By Upton Sinclair
Why this book?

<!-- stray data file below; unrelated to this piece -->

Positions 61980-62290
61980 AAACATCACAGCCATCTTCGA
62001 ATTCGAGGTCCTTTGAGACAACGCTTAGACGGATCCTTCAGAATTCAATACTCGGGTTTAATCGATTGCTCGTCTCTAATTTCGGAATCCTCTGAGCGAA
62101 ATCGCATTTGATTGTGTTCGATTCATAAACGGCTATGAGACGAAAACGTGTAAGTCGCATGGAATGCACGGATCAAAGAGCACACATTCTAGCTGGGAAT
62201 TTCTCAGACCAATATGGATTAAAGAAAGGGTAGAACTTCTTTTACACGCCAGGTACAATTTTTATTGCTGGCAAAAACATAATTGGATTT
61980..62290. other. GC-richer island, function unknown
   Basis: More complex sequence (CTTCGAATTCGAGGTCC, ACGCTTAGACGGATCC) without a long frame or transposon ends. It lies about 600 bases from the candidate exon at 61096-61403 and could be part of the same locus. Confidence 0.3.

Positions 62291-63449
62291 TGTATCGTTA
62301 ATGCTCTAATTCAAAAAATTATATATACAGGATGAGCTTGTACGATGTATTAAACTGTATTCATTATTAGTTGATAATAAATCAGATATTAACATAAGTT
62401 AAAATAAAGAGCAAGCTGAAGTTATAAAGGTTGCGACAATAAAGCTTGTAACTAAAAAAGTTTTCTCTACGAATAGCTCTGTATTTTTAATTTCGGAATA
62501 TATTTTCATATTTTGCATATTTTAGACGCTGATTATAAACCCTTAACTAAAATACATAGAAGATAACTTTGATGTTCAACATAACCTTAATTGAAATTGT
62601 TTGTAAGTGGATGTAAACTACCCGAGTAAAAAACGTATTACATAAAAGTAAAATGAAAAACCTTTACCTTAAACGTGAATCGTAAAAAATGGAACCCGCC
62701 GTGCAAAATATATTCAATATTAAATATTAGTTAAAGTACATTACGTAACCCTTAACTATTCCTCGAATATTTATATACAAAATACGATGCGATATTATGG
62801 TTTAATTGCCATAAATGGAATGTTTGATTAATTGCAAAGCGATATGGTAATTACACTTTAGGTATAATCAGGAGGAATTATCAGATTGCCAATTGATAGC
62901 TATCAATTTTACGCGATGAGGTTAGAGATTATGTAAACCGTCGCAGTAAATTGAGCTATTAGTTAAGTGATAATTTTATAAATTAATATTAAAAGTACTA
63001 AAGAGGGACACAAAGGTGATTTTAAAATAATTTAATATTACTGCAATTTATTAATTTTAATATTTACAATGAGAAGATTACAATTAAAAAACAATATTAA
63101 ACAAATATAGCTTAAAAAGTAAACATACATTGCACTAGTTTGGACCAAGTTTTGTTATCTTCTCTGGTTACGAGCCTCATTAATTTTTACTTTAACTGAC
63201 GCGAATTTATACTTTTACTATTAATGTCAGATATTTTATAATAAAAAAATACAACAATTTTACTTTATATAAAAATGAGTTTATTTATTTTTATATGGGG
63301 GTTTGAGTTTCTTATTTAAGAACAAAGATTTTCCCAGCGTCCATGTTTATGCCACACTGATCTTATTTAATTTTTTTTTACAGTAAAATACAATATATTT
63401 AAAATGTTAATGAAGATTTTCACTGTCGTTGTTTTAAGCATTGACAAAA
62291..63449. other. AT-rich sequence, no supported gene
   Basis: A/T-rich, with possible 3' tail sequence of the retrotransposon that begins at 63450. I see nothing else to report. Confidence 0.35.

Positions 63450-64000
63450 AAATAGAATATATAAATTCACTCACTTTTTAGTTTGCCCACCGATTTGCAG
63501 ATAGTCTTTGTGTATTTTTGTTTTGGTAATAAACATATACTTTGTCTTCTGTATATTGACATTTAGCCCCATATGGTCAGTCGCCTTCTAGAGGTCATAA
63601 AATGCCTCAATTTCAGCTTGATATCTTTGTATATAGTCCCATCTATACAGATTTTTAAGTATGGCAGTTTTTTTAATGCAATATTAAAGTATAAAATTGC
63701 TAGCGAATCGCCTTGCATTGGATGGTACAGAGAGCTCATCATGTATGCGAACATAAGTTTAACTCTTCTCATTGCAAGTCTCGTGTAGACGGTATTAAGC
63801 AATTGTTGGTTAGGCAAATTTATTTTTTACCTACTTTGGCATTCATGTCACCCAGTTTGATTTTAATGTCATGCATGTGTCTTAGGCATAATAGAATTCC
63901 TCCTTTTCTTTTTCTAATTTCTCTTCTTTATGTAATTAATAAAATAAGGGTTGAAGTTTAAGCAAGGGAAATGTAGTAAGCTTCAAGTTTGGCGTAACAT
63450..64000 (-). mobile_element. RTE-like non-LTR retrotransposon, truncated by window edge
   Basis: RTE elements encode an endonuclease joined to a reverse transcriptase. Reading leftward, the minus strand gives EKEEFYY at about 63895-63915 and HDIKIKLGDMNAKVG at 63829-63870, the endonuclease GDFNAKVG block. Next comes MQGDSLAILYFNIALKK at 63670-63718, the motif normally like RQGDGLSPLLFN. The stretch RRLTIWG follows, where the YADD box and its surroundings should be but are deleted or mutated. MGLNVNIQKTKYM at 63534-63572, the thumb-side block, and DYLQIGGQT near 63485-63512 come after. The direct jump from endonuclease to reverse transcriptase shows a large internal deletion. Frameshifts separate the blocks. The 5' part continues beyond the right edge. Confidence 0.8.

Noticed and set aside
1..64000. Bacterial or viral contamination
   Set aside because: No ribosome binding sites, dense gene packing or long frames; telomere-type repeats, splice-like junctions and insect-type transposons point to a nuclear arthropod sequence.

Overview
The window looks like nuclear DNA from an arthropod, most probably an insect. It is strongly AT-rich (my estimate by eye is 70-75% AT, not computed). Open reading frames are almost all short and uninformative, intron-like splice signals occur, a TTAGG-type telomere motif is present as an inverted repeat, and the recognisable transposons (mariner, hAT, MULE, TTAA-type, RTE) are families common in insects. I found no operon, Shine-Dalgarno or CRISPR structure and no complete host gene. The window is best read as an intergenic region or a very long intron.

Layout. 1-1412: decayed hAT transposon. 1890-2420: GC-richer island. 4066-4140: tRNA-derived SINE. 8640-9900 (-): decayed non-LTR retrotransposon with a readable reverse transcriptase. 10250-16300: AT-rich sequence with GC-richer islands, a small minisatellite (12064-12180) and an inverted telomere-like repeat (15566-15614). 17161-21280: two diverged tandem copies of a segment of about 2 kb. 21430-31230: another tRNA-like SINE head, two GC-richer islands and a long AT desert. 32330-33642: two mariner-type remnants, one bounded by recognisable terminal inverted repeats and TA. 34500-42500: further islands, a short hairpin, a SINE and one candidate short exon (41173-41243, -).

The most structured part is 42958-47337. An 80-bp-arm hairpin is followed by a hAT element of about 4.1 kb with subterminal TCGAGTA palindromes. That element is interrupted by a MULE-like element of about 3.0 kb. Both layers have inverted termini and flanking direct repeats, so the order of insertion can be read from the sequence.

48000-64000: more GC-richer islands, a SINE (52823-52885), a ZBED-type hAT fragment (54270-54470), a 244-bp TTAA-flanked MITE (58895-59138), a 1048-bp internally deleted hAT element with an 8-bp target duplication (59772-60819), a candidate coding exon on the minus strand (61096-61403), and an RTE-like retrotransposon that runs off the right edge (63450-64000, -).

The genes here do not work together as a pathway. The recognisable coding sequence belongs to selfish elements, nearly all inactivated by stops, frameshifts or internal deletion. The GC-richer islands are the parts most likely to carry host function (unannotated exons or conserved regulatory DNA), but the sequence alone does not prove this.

First published in 1906, this classic muckraking novel set in the stockyards of Chicago is an excellent introduction to the myriad problems of the Gilded Age, including vast corruption. The gripping story follows an immigrant family as their hopes for achieving the American Dream through hard work are slowly ground into bitterness and despair. Sinclair wrote The Jungle to promote socialism, but his descriptions of the meatpacking industry were so vivid and appalling that the book contributed instead to progressive reforms including the Meat Inspection Act. According to Sinclair, “I aimed at the public’s heart, and by accident hit it in the stomach.” The first half of the novel is better than the second, but it remains a gripping revelation of why progressive reform was so desperately needed.
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